Chicago’s bag tax has resulted in a decrease in the use of disposable bags since taking effect early last year, but a majority of shoppers still use at least one disposable bag per trip, a new study commissioned by the city shows.
Before the 7-cent tax on paper and plastic bags went into effect in February 2017, more than 80 percent of shoppers used at least one disposable bag per trip, according to the study. That figure dropped to 54 percent in the year after the tax kicked in – a significant decrease, but not enough to erase the fact that more than half of Chicago consumers still use at least one disposable bag each time they head to the store.
That’s one of the key findings from a study released Thursday by researchers from the University of Chicago’s Energy and Environment Lab and New York University, along with the nonprofit consulting firm ideas42. The study, conducted on behalf of the city, involved documenting the bag use of nearly 25,000 consumers at large chain grocery stores in and around Chicago.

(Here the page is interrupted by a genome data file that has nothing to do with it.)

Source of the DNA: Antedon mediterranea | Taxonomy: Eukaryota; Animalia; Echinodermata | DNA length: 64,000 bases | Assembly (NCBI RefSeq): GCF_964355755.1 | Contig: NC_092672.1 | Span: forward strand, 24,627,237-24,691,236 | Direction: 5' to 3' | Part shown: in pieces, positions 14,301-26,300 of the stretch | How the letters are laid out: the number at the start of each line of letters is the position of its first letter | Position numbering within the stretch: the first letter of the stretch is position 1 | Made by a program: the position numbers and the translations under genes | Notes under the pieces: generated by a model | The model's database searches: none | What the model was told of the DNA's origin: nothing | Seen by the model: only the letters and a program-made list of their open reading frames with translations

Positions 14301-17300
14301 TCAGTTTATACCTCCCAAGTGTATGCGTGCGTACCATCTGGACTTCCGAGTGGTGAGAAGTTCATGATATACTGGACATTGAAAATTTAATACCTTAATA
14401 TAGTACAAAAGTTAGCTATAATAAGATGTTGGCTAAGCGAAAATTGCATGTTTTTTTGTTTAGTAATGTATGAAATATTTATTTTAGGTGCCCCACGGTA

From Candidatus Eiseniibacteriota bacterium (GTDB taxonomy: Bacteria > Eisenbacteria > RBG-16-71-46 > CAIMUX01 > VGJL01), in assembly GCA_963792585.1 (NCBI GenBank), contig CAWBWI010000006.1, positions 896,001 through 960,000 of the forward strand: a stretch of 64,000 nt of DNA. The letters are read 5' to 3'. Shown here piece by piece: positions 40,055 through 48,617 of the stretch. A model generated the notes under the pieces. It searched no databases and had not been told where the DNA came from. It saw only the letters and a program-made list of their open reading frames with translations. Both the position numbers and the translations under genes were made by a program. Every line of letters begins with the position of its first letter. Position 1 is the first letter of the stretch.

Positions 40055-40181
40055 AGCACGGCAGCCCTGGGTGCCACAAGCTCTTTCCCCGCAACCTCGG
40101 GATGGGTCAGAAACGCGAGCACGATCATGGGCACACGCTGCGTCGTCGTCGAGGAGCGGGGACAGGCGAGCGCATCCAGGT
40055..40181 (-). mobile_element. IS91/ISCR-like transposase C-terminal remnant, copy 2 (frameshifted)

Researchers found that the number of disposable bags used per person decreased from 2.3 bags per trip before the tax to about 1.8 bags per trip since. The decrease was more drastic initially but has diminished somewhat over time, according to the study.
Among shoppers who ditched disposable bags when the tax took effect, half switched to reusable bags, while the other half began using no bags at all.
The new bag tax is part of a citywide ordinance intended to curb the use of disposable bags, which can have long-term environmental effects.
Studies estimate that more than 100 billion plastic bags are used annually in the U.S. Although many plastic bags are recyclable, recent studies by the Environmental Protection Agency show that only a small percentage – just more than 5 percent – actually are recycled.
Most plastic bags that aren’t recycled end up in landfills, where estimates suggest they can take up to 1,000 years to decompose.
Studies published by the National Tax Association have found that taxes like the one adopted in Chicago can lead to a reduction in the use of disposable bags; the overall economic and environmental impacts, however, are still being debated.
Five cents of the tax goes to the city, and 2 cents goes to retailers.
Chicago joined Washington, D.C., Los Angeles, San Francisco and Seattle as major U.S. cities with taxes on disposable paper and plastic bags.